By Khalid Zerai
NANGARHAR -- Farmers in Nangarhar Province have found a lucrative alternative to growing poppies for opium, which is illegal and funds the Taliban and other militants dealing in narcotics.
About 15 farmers in Fateh Abad village of Surkh Rod District are cultivating roses on their land, which enables them to earn a good income and to hire others to help harvest the crop.
"We have been cultivating these roses for five years," said Musa Khan, 62. "Before this, I was farming poppies, but I can see these roses make more money than poppy crops do."
Khan said he sells the roses to wholesale buyers at a good price. "I get $1,000 to $1,500 [70,000 AFN to 106,000 AFN] from one jerib [0.2 hectare] of land in a season," he told Salaam Times.
"Poppy crops are illegitimate. They cause destruction in life and the hereafter," he said. "I say that ... cultivating halal crops won't ruin your life after death."
Yar Mohammad Hisaraki, 34, a resident of Surkh Rod District, said he has grown roses on 10 jeribs (2 hectares) of land.
"We collect 2,000kg of roses in a season, which we sell to a rose perfume factory," he told Salaam Times, adding that each plant blossoms ten times in a season.
"Thirty to 50 [paid] labourers work with us in a season ... to collect the [flowers] from the rose plants," he said.
The trend away from poppy cultivation province-wide is noticeable.
"Poppy crops were cultivated on 17,000 hectares in Nangarhar last year, while this year our initial survey shows that this level has decreased by 35%, and God willing, it will further decrease," Mohammad Idrees Sapai, director of the Nangarhar Counter-Narcotics Department, told Salaam Times.
There are two rose perfume factories in Nangarhar that buy from local farmers; one is in Jalalabad and the other is in Dara-e-Noor District.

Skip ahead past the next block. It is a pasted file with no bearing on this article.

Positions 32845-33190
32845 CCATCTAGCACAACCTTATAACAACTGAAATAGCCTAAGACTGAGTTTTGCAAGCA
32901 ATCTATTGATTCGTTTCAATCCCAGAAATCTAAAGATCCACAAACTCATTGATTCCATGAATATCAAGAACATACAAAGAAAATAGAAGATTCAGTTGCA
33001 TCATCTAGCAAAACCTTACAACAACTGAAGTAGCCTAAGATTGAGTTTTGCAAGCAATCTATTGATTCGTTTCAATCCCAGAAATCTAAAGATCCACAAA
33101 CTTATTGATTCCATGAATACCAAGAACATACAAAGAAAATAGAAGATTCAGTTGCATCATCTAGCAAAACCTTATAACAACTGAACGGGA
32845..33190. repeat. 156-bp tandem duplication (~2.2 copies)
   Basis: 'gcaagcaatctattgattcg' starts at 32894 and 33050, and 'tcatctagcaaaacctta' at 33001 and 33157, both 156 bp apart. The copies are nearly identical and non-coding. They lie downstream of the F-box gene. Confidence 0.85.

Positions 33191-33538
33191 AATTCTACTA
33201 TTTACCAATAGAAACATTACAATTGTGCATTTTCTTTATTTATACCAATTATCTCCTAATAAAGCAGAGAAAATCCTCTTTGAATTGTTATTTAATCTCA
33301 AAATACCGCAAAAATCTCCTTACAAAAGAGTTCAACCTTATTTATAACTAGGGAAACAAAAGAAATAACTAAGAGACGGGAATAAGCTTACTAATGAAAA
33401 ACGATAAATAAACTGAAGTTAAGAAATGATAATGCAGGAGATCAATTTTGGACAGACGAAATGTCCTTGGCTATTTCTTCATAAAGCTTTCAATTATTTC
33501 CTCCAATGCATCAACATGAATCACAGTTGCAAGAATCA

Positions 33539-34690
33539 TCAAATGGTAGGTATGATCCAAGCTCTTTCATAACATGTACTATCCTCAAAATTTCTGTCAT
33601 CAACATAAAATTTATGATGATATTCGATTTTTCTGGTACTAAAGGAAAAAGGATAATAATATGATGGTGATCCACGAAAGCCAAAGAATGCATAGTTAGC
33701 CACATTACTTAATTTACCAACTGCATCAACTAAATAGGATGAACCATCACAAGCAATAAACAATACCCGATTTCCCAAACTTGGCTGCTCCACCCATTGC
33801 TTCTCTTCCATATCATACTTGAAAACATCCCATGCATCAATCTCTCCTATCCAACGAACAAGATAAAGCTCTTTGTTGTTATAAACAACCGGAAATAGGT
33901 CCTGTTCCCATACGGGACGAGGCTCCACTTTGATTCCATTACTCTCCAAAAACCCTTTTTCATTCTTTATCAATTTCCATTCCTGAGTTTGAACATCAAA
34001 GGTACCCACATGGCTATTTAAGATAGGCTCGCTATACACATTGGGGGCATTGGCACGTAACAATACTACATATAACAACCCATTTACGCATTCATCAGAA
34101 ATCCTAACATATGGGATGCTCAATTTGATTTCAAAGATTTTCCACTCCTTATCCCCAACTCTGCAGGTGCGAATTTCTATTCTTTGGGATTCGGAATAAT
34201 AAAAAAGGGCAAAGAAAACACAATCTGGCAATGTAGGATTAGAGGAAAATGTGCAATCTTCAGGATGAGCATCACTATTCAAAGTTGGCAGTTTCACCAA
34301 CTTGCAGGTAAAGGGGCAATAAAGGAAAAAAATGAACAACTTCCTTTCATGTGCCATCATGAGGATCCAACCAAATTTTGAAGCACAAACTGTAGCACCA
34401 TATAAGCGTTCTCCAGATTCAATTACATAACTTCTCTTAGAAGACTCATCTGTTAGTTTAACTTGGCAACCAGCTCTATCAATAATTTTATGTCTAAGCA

"Some 1,600 farmers have planted roses in five districts of Nangarhar, and we buy roses from them every season," said Abdullah Arsala, owner of the Orzala perfume factory in Jalalabad.
"There are farmers who earn up to $1,800 [127,000 AFN] from a jerib of land per season, and they sell these roses to us," he told Salaam Times.
The factory extracts essential oils from the roses through distillation, Arsala explained. "We sell the pure [rose] perfume in Germany, and we sell the distillate [rose water] here."
"We started this work in 2003," he said. "At the beginning, people thought we were crazy, but now we have a good business."
Now the company has retail stores in Jalalabad and Kabul and plans to open another in Kandahar, according to the Orzala Naturals Facebook page. The company specialises in high quality natural food and wellness products from across Afghanistan, including rose and orange blossom waters, honey, tea, olive oil and essential oils.
Orzala wants to expand the cultivation of roses to other districts of Nangarhar so that more Afghan farmers can benefit from the business and leave poppy farming behind, Arsala said.
The Nangarhar Counter-Narcotics Department is working to stop the cultivation of poppies and to help farmers cultivate alternative crops.
Roses are a good alternative source of income, said Sapai of the department.
"We are trying to implement alternative projects instead of [cultivating] poppy crops," he told Salaam Times. "Promoting roses is an important part of [the these efforts]."
"We will implement projects for farmers, and we will provide them with opportunities," he said.
"Projects worth $22 million [1.5 billion AFN] are being implemented by the United Nations Office on Drugs and Crime in Surkh Rod, Khogyani, Rodat, Momand Dara, Goshta and Dur Baba districts," Sapai told Salaam Times in early April.
Other projects to aid farmers include building dikes, canals and chicken farms; providing farmers with seeds; and rendering other assistance, he said.
How often does Iran interfere in Afghanistan's affairs?